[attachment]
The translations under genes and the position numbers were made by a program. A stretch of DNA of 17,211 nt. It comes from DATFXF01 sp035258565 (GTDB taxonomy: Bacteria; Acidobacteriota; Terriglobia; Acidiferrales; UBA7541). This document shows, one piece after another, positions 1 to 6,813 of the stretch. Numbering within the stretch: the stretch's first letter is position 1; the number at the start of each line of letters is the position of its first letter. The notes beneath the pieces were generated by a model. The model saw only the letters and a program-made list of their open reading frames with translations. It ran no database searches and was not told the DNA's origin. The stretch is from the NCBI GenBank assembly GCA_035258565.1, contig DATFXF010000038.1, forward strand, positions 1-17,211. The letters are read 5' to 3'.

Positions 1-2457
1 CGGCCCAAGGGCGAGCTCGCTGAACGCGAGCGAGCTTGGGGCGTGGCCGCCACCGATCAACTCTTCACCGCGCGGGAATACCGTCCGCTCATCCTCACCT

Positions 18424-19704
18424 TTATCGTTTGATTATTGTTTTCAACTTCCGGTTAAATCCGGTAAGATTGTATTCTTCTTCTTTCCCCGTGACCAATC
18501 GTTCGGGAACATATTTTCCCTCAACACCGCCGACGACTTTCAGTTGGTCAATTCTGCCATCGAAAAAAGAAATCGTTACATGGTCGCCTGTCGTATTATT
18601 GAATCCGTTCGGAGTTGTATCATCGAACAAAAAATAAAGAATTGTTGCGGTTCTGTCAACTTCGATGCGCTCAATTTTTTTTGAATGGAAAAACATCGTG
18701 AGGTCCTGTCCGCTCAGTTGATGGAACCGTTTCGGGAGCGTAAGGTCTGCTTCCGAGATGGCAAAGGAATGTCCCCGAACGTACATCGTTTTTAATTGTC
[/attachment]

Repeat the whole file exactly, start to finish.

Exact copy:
The translations under genes and the position numbers were made by a program. A stretch of DNA of 17,211 nt. It comes from DATFXF01 sp035258565 (GTDB taxonomy: Bacteria; Acidobacteriota; Terriglobia; Acidiferrales; UBA7541). This document shows, one piece after another, positions 1 to 6,813 of the stretch. Numbering within the stretch: the stretch's first letter is position 1; the number at the start of each line of letters is the position of its first letter. The notes beneath the pieces were generated by a model. The model saw only the letters and a program-made list of their open reading frames with translations. It ran no database searches and was not told the DNA's origin. The stretch is from the NCBI GenBank assembly GCA_035258565.1, contig DATFXF010000038.1, forward strand, positions 1-17,211. The letters are read 5' to 3'.

Positions 1-2457
1 CGGCCCAAGGGCGAGCTCGCTGAACGCGAGCGAGCTTGGGGCGTGGCCGCCACCGATCAACTCTTCACCGCGCGGGAATACCGTCCGCTCATCCTCACCT

Positions 18424-19704
18424 TTATCGTTTGATTATTGTTTTCAACTTCCGGTTAAATCCGGTAAGATTGTATTCTTCTTCTTTCCCCGTGACCAATC
18501 GTTCGGGAACATATTTTCCCTCAACACCGCCGACGACTTTCAGTTGGTCAATTCTGCCATCGAAAAAAGAAATCGTTACATGGTCGCCTGTCGTATTATT
18601 GAATCCGTTCGGAGTTGTATCATCGAACAAAAAATAAAGAATTGTTGCGGTTCTGTCAACTTCGATGCGCTCAATTTTTTTTGAATGGAAAAACATCGTG
18701 AGGTCCTGTCCGCTCAGTTGATGGAACCGTTTCGGGAGCGTAAGGTCTGCTTCCGAGATGGCAAAGGAATGTCCCCGAACGTACATCGTTTTTAATTGTC